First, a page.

But although it may be counterintuitive, a study by the parliament’s own researchers suggests supporters of publishers’ rights are fighting the wrong battle. It concludes that there is “little evidence that declining newspaper revenues have anything do with the activities of news aggregators or search engines”, who the new law intends to target.
“In fact, it is widely recognised,” the report adds, “that there are two reasons for the decline in newspaper revenues: changes in advertising practice associated with the internet (but not especially related to digital use of news material on the internet); and the decline in subscriptions, which may be in part related to the decision of press publishers to make their products available on the internet.
“These are simply changes in the newspaper market that have little, if anything, to do with the supposed `unethical’ free riding of other internet operators.
“In fact, as is frequently pointed out, these internet operators, particularly search engines, but also news aggregators, often drive readers to the online editions hosted on press publishers’ websites.”
That perspective tends to be supported by the experience in Spain, where new publisher-rights obligations imposed on GoogleNews led to the company closing down its Spanish operation, insisting that, as it did not generate ad revenue from its posting of news stories, it had no means of generating revenue to make payments to news producers.
The result hasn’t been much of a problem for large newspaper and magazine publishers because readers simply go directly to their websites. But critics say that for smaller, less-known brands, it’s been more of a challenge. They rely on links from the likes of Google News to drive their page traffic online.
Germany passed a similar, albeit weaker, law a few years ago. Google rendered the legislation all but meaningless, however, by carrying only the news of those publishers who agreed to be featured on its site for free. Those who initially refused suffered steep declines in traffic and subsequently relented, giving Google permission to carry their material.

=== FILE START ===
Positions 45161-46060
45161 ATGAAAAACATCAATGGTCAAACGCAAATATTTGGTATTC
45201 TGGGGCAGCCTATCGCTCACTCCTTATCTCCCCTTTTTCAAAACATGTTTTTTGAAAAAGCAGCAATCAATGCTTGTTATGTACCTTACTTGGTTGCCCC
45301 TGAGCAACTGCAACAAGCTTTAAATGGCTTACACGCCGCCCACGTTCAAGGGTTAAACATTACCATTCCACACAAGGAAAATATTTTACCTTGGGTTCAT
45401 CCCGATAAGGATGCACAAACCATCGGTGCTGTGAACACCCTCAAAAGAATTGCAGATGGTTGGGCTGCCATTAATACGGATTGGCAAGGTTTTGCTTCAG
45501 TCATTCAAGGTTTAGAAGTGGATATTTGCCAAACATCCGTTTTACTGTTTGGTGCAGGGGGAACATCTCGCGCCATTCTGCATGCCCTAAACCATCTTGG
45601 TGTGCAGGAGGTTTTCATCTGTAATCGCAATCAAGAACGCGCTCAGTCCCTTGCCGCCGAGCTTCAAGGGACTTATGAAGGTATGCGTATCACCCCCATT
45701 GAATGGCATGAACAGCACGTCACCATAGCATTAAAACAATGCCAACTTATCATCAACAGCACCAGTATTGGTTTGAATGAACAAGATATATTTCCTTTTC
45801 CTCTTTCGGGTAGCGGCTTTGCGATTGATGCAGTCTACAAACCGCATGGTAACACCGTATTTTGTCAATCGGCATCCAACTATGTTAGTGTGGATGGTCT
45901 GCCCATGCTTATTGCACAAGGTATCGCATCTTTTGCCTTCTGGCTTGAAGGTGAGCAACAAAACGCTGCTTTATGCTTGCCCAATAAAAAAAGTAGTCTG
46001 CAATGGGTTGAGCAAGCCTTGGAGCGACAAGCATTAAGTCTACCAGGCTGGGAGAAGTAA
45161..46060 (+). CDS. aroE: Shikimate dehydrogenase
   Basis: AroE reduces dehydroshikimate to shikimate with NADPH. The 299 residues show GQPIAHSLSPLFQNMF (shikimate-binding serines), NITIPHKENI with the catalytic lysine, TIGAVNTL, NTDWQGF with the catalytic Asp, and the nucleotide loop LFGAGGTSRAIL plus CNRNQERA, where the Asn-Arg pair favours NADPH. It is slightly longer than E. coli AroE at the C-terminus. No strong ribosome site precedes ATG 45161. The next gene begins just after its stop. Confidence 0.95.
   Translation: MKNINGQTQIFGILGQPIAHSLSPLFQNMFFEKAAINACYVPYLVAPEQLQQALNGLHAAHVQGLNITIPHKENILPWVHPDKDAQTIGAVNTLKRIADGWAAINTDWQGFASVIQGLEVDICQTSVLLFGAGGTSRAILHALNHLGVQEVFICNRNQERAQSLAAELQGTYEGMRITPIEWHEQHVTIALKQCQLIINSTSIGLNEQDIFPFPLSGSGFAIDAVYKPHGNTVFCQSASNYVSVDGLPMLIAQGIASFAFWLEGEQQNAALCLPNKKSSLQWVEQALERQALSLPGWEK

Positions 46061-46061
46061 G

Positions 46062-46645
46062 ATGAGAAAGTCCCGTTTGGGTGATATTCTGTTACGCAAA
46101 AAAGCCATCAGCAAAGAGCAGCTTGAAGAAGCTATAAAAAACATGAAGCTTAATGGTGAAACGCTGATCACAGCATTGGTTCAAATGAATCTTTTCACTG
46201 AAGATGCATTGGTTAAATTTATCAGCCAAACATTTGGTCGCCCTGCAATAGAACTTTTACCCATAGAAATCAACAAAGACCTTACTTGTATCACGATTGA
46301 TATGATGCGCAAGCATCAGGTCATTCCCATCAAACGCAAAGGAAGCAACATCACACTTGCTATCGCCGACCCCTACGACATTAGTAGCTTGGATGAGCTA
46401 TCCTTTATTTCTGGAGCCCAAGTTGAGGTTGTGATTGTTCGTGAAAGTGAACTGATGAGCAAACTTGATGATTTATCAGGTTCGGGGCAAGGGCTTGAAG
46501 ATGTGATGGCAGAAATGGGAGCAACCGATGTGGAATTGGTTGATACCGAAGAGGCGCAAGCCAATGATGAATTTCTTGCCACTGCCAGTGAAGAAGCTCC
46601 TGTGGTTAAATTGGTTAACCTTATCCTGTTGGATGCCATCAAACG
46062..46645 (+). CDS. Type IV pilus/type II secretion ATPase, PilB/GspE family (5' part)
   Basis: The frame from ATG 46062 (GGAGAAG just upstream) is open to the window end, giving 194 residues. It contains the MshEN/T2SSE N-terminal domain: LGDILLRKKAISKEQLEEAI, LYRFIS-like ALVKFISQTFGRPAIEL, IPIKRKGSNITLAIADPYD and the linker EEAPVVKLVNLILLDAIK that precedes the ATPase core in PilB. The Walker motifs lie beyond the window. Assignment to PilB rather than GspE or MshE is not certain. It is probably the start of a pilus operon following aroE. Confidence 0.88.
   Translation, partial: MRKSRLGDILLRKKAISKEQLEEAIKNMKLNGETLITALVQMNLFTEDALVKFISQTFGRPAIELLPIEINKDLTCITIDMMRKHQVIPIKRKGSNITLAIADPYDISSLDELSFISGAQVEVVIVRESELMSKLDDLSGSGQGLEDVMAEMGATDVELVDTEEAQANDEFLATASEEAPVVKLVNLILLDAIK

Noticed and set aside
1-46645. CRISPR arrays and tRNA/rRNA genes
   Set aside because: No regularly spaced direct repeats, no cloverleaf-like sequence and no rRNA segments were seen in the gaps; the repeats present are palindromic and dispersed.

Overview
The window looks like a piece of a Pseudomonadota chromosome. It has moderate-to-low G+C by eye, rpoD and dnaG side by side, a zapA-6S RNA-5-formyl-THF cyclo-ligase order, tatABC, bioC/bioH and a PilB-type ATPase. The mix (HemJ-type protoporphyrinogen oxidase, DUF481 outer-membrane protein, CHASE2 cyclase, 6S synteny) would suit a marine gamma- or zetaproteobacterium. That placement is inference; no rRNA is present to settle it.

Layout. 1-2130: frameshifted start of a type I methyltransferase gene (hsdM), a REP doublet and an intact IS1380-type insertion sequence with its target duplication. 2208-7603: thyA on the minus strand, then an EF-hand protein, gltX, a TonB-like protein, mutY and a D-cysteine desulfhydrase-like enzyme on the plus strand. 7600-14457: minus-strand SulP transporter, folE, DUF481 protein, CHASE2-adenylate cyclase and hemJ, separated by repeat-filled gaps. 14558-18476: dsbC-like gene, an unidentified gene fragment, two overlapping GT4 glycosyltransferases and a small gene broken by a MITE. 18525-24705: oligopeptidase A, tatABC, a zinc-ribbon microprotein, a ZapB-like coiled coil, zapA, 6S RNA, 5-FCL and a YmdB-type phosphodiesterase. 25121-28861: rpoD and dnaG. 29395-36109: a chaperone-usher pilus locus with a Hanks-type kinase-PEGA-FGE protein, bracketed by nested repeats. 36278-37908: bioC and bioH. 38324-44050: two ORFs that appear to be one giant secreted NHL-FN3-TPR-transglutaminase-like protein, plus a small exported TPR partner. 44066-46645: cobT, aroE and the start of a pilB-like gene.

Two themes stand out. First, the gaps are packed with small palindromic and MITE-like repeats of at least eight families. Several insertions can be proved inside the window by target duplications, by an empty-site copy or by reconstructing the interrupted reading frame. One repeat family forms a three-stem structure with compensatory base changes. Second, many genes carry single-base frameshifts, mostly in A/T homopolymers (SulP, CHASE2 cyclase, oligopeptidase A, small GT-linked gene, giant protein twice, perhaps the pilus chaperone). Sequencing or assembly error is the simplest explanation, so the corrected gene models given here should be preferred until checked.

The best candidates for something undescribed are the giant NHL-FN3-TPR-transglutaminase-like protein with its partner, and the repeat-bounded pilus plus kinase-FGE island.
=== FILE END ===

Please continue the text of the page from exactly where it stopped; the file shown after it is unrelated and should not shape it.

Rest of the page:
Article 13 critics have a different problem. They claim it would make it nearly impossible to upload even the tiniest part of a copyrighted work to Facebook, YouTube, or any other site.
Although the law protects “fair use” and the right to use copyright material for parody, its critics claim that it will jeopardise quotations from published works and the memes that are now so common online – the superimposition on to videos or films of satirical dialogue.
Under current law, platforms are not liable when their users infringe copyright so long as they don’t know about the infringement and they act quickly to remove it, once they are informed. This process is known as “notice-and-take down” even if there are differences across jurisdictions. This limitation of liability for platforms only lasts as long as they are unaware of the infringing material. If it didn’t have that permission, the site would need to block it.
The proposed directive would shift a much larger share of the responsibility and cost of copyright infringement to the platforms that would have to proactively police what is being uploaded on their servers.
Article 13 “would mandate internet platforms to embed an automated infrastructure for monitoring and censorship deep into their networks”, an industry protest letter opposing the changes insists.
The critics say automated filters used by YouTube or Facebook are simply incapable of distinguishing between legitimate and non-legitimate uses. YouTube, for example, has installed a filtering system that recognises copyrighted music when uploaded and can block it or ensure the originator has a chance to be paid for it. But that cost €60 million – well beyond the means of smaller platforms.
Four hundred hours of video are uploaded every single minute on the platform – a volume that can’t be managed by real people.
The result of the legislation, however, is likely to be excessive caution by the platforms on uploading for fear of inadvertently breaking the law and being sued for using material for which they have not sought permission. Inevitably the scope of free speech online will shrink.
The rearguard action by the platforms and their allies against the directive may well succeed next week and scupper the legislation. And if diluted in an effort to secure sufficient support in parliament, it may have difficulty passing muster when it returns for consideration by the member states in the council.
The proposals are undoubtedly flawed and easily vulnerable to technical, economic and political criticism. But, say the supporters of copyright reform, they are an important, and best yet, attempt to face up to an existential problem for many publishers that will not go away – the urgent need to find a means of prevailing on the digital giants to share the profits generated by news/music producers’ material online.